Defendant Lawton called a metallurgist, a Mr. John Carroll, as an expert witness. He testified that an examination of the broken rongeur revealed neither structural defect nor faulty workmanship. He said that the examination (conducted at an optical magnification 500 times normal size) revealed a secondary crack near the main crack but he could not suggest how or when that crack formed. Mr. Carroll offered an opinion as to the cause of the instrument's breaking: the instrument had been strained, he said, probably because of an improper "twisting" of the tool. The strain, however, could have been cumulative, over the course of several operations, and the instrument could conceivably have been cracked when handed to Dr. Somberg and broken in its normal use.

In short, when all the evidence had been presented, no theory for the cause of the rongeur's breaking was within reasonable contemplation save for the possible negligence of Dr. Somberg in using the instrument, or the possibility that the surgeon had been given a defective instrument, which defect would be attributable to a dereliction of duty by the manufacturer, the distributor, the hospital or all of them.

The case was submitted to a jury on special interrogatories, and the jury returned a finding of no cause as to each defendant. On appeal, the entire Appellate panel concurred in an order for a new trial. A majority held that the verdict represented a miscarriage of justice, and that on the facts of this case it was clear that one of the parties was liable and the jury should have been told that it had to return a verdict against at least one of the defendants. The concurring opinion writer argued that the jury had not been properly instructed on its prerogatives to find for plaintiff; but he felt that the order for a directed verdict against an unnamed defendant was an invitation to the jury to guess which defendant was liable. Accordingly, the concurrence urged that the case be remanded for trial, and that the jury be instructed that plaintiff had made out a very strong prima facie case. Certification was granted. 63 N.J. 586 (1973).

First, we note that the suggestion in the concurring opinion that the case be sent back on "strengthened" instructions is little more than a pretext for giving plaintiff a second chance before a jury. Neither in the Appellate Division nor before this Court has it been alleged, let alone demonstrated, that the charge did not comport with the standard charge for a "strong" prima facie case made out by res ipsa loquitur (thought to be appropriate here). Indeed, the trial judge very adequately explained to the jury that plaintiff, given all favorable inferences, could be said to have proved his case. See Vespe v. Di Marco, 43 N.J. 430 , 439 (1964).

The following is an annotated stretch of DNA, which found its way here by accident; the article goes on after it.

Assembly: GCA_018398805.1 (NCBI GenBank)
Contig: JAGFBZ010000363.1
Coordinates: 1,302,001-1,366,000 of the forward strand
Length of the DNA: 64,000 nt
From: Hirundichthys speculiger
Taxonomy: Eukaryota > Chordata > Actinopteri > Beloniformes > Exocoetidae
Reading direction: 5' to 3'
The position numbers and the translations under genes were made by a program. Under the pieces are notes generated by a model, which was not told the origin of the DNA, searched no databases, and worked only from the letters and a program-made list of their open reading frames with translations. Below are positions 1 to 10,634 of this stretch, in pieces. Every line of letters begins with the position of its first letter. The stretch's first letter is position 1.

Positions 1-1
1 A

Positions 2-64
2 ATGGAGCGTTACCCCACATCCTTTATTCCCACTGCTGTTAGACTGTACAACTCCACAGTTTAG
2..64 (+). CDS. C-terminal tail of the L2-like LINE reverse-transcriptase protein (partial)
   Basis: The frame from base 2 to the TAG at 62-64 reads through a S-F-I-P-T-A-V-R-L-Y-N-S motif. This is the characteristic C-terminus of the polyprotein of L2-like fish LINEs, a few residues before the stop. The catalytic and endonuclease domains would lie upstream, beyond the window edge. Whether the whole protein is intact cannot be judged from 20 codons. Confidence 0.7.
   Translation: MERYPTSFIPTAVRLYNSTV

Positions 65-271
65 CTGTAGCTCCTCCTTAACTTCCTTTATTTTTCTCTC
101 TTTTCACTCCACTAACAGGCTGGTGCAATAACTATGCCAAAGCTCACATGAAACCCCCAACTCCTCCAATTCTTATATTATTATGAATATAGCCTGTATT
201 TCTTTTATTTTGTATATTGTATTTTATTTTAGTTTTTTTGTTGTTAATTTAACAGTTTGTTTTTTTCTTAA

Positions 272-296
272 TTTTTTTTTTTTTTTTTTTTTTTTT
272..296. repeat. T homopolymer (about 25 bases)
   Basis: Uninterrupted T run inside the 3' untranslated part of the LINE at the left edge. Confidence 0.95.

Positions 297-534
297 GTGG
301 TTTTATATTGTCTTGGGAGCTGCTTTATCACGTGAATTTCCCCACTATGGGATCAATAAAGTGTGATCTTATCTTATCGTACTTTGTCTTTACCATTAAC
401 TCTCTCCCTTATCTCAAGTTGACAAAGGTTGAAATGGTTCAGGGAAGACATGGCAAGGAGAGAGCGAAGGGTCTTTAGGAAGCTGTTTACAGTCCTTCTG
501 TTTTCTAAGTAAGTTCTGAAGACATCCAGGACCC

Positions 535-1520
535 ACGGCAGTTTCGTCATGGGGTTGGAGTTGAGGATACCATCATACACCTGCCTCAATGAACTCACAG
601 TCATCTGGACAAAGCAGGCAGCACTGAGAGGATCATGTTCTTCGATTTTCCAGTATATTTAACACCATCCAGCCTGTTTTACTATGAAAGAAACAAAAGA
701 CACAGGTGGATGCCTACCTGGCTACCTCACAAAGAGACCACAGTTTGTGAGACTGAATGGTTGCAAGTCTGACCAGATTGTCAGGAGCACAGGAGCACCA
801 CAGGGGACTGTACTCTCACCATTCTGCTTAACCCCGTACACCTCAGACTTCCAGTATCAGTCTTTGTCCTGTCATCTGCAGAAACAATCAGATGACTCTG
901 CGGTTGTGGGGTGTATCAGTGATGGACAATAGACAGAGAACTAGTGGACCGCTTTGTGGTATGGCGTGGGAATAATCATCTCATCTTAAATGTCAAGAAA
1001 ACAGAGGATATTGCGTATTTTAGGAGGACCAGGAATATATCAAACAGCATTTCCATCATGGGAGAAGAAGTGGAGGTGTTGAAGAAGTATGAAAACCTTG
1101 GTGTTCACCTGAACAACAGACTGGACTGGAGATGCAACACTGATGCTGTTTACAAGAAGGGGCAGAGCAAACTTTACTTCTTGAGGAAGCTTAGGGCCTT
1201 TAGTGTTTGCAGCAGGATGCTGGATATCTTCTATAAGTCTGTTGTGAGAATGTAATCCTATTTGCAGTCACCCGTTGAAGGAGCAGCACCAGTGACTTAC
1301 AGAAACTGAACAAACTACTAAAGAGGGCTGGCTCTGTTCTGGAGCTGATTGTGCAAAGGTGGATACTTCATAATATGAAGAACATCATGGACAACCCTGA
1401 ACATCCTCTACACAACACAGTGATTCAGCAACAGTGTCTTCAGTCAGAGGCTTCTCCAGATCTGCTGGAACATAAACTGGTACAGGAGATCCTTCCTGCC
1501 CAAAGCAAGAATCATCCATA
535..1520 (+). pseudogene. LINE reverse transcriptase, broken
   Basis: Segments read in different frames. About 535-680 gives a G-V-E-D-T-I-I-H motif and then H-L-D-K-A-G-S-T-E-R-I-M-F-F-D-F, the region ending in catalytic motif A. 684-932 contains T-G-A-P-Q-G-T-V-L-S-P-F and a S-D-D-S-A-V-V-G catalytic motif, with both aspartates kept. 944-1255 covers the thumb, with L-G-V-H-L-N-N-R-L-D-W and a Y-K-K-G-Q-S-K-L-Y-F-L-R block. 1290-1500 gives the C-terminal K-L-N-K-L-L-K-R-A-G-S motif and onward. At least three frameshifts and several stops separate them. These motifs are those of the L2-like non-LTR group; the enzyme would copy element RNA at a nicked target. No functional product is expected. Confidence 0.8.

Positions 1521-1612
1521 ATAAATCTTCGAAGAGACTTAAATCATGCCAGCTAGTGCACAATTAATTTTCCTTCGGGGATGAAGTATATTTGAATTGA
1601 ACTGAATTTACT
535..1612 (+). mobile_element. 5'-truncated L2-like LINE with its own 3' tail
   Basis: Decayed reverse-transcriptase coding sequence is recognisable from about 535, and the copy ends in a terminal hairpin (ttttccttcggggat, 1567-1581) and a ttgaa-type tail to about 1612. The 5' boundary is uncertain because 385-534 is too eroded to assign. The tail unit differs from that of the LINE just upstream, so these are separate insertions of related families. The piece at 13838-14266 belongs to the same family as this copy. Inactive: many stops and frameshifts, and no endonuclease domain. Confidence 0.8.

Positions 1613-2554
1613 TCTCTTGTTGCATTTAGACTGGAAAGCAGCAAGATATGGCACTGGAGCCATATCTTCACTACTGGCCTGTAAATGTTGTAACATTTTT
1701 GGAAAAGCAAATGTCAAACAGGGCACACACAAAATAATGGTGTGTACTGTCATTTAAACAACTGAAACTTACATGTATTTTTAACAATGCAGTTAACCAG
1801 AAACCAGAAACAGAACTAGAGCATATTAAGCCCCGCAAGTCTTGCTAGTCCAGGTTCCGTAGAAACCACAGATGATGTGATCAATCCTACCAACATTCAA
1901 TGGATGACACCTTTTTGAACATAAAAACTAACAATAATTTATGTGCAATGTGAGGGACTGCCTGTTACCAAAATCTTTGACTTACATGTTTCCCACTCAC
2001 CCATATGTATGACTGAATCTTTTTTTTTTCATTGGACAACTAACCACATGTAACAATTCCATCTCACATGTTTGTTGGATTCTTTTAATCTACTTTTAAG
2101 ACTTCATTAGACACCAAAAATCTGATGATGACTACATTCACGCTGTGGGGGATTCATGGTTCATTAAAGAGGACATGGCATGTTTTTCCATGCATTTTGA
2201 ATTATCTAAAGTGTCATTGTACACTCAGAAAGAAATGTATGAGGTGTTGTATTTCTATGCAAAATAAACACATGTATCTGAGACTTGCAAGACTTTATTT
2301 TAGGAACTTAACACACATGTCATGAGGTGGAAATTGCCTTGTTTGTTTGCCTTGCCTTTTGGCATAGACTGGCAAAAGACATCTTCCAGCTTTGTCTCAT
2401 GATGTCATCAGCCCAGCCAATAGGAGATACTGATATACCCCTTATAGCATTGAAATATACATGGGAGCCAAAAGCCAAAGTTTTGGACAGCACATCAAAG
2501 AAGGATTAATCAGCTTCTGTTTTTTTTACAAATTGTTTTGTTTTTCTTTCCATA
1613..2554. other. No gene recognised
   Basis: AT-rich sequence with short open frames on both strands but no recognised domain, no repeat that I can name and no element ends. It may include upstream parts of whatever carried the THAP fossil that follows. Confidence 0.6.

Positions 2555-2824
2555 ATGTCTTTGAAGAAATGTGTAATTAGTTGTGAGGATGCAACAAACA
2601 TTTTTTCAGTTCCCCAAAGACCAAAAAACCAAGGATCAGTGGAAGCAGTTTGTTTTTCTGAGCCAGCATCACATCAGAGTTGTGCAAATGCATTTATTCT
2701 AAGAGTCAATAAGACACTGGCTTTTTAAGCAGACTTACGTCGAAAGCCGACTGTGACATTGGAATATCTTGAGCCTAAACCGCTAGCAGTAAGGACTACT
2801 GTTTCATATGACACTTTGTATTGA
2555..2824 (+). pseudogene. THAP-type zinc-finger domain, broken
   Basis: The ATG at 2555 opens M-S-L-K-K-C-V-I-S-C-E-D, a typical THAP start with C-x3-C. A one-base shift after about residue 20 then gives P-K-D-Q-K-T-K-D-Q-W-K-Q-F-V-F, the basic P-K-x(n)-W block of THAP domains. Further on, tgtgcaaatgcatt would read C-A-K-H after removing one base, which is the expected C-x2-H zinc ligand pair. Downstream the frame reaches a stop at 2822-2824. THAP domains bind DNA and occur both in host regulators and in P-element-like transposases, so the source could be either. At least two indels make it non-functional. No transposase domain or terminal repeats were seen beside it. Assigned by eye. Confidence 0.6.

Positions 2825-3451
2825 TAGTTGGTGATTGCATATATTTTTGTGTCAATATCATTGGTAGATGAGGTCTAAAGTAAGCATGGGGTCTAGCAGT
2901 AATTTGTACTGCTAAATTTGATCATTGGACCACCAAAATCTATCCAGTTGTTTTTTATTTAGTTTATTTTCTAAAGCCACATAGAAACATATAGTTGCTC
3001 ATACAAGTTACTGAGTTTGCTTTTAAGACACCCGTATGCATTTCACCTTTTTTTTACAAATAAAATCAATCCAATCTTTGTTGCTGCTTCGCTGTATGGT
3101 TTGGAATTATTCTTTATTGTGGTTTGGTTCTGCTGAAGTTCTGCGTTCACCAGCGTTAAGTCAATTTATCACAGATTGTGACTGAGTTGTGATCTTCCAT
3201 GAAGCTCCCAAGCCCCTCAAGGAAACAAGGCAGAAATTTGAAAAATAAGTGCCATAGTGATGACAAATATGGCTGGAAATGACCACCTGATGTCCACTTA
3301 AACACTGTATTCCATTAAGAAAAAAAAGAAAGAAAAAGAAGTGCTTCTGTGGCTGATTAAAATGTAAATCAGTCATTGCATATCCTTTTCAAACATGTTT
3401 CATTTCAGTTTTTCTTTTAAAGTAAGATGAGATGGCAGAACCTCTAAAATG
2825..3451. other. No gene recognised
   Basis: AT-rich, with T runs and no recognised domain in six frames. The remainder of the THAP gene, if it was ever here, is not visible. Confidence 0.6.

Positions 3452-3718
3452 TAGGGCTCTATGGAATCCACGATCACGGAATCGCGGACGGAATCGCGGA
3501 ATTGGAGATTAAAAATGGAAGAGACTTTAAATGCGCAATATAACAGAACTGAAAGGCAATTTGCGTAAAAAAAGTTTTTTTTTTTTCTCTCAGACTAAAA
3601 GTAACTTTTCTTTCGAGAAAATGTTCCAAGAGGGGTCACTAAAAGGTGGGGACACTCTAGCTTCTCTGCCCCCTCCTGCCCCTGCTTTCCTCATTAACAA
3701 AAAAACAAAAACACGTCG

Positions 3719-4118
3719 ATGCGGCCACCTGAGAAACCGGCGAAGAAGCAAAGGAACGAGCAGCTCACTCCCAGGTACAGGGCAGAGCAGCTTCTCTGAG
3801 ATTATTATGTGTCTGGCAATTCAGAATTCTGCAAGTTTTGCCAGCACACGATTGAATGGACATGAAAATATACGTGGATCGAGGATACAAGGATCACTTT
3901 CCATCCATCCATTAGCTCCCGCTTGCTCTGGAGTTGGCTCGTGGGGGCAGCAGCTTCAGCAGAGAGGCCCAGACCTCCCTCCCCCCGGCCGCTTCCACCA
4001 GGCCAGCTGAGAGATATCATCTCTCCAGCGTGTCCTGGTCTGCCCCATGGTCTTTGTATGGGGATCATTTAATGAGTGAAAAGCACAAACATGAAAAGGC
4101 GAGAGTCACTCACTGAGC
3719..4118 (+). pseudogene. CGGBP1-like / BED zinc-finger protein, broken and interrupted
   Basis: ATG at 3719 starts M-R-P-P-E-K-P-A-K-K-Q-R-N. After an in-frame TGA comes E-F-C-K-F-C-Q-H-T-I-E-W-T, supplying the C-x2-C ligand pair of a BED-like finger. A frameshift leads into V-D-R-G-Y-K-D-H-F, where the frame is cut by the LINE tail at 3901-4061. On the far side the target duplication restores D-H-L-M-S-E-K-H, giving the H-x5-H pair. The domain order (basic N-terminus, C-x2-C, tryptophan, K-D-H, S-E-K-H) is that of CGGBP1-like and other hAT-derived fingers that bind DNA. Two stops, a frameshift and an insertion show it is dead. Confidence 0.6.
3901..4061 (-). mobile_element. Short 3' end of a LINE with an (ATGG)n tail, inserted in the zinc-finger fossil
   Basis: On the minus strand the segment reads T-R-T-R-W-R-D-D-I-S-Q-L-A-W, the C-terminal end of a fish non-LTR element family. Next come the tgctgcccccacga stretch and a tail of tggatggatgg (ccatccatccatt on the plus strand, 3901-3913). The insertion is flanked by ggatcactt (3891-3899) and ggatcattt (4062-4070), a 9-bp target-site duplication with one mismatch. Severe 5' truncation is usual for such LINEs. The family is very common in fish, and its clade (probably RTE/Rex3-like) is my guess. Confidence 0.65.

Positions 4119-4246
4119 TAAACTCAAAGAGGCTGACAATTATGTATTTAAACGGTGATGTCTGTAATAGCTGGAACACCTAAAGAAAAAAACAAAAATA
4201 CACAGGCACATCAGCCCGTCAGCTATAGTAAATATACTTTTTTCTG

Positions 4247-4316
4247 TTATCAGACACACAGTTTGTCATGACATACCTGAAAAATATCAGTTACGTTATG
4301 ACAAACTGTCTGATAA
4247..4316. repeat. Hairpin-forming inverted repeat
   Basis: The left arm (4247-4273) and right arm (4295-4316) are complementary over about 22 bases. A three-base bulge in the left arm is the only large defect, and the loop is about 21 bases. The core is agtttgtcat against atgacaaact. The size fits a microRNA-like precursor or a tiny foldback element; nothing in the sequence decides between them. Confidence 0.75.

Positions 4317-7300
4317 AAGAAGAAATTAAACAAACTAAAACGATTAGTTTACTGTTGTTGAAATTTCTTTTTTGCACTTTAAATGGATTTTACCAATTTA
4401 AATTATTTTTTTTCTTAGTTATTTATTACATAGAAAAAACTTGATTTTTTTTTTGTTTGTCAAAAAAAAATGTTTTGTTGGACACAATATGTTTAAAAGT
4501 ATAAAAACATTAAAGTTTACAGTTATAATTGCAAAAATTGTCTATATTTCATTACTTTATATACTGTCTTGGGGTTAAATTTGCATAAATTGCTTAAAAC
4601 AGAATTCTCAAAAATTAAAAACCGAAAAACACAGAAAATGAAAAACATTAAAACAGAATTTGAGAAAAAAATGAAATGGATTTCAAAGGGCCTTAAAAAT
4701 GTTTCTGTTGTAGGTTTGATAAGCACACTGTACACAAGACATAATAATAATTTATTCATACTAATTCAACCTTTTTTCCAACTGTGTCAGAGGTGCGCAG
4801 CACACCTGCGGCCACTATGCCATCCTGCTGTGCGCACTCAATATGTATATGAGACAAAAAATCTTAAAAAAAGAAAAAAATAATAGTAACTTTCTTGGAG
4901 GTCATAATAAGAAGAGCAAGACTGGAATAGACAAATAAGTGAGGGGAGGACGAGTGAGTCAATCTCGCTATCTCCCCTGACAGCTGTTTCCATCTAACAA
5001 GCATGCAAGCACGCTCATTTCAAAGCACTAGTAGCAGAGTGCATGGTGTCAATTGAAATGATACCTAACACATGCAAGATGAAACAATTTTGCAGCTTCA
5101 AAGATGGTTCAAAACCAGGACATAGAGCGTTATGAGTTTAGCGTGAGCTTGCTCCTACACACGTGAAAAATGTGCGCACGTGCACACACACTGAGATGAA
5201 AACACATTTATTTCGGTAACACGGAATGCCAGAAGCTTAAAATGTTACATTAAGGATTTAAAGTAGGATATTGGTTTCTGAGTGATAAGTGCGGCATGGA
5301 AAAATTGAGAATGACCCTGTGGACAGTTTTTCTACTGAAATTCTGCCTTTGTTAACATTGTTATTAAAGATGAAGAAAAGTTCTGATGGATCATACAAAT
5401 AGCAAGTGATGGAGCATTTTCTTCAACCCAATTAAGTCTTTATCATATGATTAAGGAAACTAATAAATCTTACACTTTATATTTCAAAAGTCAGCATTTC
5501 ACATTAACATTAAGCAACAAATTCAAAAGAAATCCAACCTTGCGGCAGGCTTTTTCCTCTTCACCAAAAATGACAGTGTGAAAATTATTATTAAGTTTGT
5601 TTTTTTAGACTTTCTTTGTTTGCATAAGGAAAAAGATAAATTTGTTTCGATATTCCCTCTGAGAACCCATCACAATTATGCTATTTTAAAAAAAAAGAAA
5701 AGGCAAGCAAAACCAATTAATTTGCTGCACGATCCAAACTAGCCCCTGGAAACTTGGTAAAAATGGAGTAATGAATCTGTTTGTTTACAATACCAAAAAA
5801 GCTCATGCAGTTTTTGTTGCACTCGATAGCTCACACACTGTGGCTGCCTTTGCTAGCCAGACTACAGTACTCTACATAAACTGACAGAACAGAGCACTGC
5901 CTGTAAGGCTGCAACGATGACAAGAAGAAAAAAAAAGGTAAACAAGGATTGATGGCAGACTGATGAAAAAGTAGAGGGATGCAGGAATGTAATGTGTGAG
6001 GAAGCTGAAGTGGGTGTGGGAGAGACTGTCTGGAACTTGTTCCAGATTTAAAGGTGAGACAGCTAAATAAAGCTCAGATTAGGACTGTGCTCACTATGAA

The charge included the following:
The right of the defendants to have the plaintiff bear the required burden is a substantial one and not a mere matter of form. This burden may be sustained, however, on the basis of all of the evidence in this case and the legitimate inference to be drawn from it. And in this connection you may consider that the defendants were the only one shown to have any relationship with the pituitary rongeur which broke during the course of the operation. And you may infer that the breaking was attributable to dereliction on the part of one or other of the defendants in this case.

The position adopted by the Appellate Division majority seems to us substantially correct: that is, at the close of all the evidence, it was apparent that at least one of the defendants was liable for plaintiff's injury, because no alternative theory of liability was within reasonable contemplation. Since defendants had engaged in conduct which activated legal obligations by each of them to plaintiff, the jury should have been instructed that the failure of any defendant to prove his nonculpability would trigger liability; and further, that since at least one of the defendants could not sustain his burden of proof, at least one would be liable. A no cause of action verdict against all primary and third-party defendants will be unacceptable and would work a miscarriage of justice sufficient to require a new trial. R. 2:10-1.

In the ordinary case, the law will not assist an innocent plaintiff at the expense of an innocent defendant. However, in the type of case we consider here, where an unconscious or helpless patient suffers an admitted mishap not reasonably foreseeable and unrelated to the scope of the surgery (such as cases where foreign objects are left in the body of the patient), those who had custody of the patient, and who owed him a duty of care as to medical treatment, or not to furnish a defective instrument for use in such treatment can be called to account for their default. They must prove their nonculpability, or else risk liability for the injuries suffered.